And action begets inspiration. The famous photos in “LIfe” magazine had Neil Young putting pen to paper, pick to strings.
Tin soldiers and Nixon coming
We’re finally on our own
We. The youth. There was no division. This was a wakeup call.
Most people had little idea who Neil Young was. He was just the fourth guy added to Crosby, Stills & Nash, but his songs, his playing, had been included on “Deja Vu,” that spring’s monster hit, with Graham Nash’s composition “Teach Your Children” high on the chart.
And Young’s scorching guitar was a sound unknown to most. But when it emerged upon the airwaves in May of 1970 the audience clamored, became aware, ultimately made his fall album “After The Gold Rush” a monster.
Gotta get down to it
Soldiers are cutting us down
Should have been done long ago
What should have been long ago? Upgrading your mobile phone? Posting to Instagram?
A hit is not what it used to be, the “Billboard” chart is irrelevant, most of America does not know the hits, ubiquity is history. However there are stars. But as close as most get to saying what’s going on, standing up to the insanity permeating our nation, is Kenny Chesney singing about “noise.” No one wants to take a side, for fear of alienating a potential customer. So leadership goes elsewhere, listeners are on their own, even though they’re hungry for direction, but musicians have abdicated their power.
But the songs are written by committee, oftentimes by Europeans, who see it as commerce rather than art, who seem not to know the power of a song, how it can impact people, change their thinking. Hell, most baby boomers were for the war before the musicians convinced them otherwise. It’s always the artists who think for themselves, at least true artists.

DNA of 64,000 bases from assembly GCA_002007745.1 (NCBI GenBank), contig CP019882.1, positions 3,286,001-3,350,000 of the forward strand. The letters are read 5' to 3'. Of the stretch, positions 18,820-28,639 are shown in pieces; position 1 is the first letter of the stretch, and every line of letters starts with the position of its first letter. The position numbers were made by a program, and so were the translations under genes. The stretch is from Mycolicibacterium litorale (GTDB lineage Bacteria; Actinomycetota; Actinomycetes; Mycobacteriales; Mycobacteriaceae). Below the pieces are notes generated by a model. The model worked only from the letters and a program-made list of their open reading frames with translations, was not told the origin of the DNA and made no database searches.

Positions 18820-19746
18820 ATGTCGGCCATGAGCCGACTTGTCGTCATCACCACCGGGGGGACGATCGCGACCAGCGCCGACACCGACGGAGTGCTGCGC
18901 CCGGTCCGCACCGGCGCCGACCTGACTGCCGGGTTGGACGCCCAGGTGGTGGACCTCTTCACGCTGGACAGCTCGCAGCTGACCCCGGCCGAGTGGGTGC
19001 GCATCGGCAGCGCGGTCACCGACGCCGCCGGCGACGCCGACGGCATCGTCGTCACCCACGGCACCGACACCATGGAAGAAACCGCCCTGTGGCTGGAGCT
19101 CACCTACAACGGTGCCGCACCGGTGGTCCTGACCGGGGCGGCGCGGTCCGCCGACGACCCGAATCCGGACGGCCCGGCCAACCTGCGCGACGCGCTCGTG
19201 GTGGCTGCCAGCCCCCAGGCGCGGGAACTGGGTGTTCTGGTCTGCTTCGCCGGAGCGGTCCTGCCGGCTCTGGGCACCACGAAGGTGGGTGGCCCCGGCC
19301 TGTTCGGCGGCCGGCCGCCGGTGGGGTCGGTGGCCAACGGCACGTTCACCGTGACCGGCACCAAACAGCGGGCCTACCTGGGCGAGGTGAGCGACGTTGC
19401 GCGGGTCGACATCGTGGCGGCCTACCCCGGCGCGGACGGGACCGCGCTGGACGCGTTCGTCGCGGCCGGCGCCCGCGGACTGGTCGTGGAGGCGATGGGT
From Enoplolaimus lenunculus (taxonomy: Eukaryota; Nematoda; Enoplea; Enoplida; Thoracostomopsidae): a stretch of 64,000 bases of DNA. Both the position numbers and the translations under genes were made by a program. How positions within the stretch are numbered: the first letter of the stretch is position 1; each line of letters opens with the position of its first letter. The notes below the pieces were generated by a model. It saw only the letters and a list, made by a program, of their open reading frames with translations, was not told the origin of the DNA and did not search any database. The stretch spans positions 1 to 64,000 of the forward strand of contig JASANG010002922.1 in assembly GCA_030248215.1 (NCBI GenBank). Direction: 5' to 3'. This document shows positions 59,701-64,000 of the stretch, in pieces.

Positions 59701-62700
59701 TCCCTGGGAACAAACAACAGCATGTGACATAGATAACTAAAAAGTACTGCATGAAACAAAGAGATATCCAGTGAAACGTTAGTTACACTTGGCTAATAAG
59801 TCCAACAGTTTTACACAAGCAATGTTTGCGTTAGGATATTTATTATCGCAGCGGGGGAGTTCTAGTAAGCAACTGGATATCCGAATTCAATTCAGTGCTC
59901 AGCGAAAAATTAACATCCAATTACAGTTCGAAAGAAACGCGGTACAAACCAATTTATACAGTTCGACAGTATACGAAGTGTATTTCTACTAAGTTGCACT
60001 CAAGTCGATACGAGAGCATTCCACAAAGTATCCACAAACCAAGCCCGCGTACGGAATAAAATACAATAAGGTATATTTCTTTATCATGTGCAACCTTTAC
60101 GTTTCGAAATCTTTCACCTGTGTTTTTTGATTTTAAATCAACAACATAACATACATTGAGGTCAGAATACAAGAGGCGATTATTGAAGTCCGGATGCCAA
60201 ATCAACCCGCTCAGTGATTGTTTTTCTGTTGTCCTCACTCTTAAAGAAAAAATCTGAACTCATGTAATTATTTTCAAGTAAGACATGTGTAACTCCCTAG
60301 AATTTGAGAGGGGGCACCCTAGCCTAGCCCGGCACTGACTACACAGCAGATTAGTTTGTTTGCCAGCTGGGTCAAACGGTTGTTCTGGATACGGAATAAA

How can you run when you know
That’s one thing for sure, today everybody knows. It was easier to tune out the news back then, just turn off the TV, stop reading the newspaper. But today we’re bombarded with messages. Yet there’s no unification, there’s you and me and we just disagree. Because we no longer have similar values. Because life is so much harder in the twenty first century than it was in the twentieth, when you could survive on a minimum wage job and upward mobility was rampant.
So you’ve got a vocal crew telling musicians to shut up. But they’re not the only ones being told to keep quiet.
And since there was an election we are supposed to shut up, which is like asking Neil Young not to sing about Kent State because Nixon was President, he just called him out.
You cannot predict history. But you can see for all the similarities to what was, today is completely different.
Musicians were rich. They followed their own muse. They were brought up in an era of possibilities and felt it their duty, were thrilled to push the envelope.
Today the best and the brightest put their head down and rape and pillage in the name of the almighty dollar. Working for Goldman Sachs, the tech company, they’re afraid of being left behind so they screw you, they don’t care about you.
And you wonder why we have no protest music.
Oh, we’ve got a lot of niche acts, veritable unknowns, protesting loudly. But what we need is those with power, those with influence, to take a stand, like the Republicans in Congress.
Good luck waiting.
via Lefsetz Letter http://bit.ly/1UlTzoa
May 14, 2017 at 10:50AM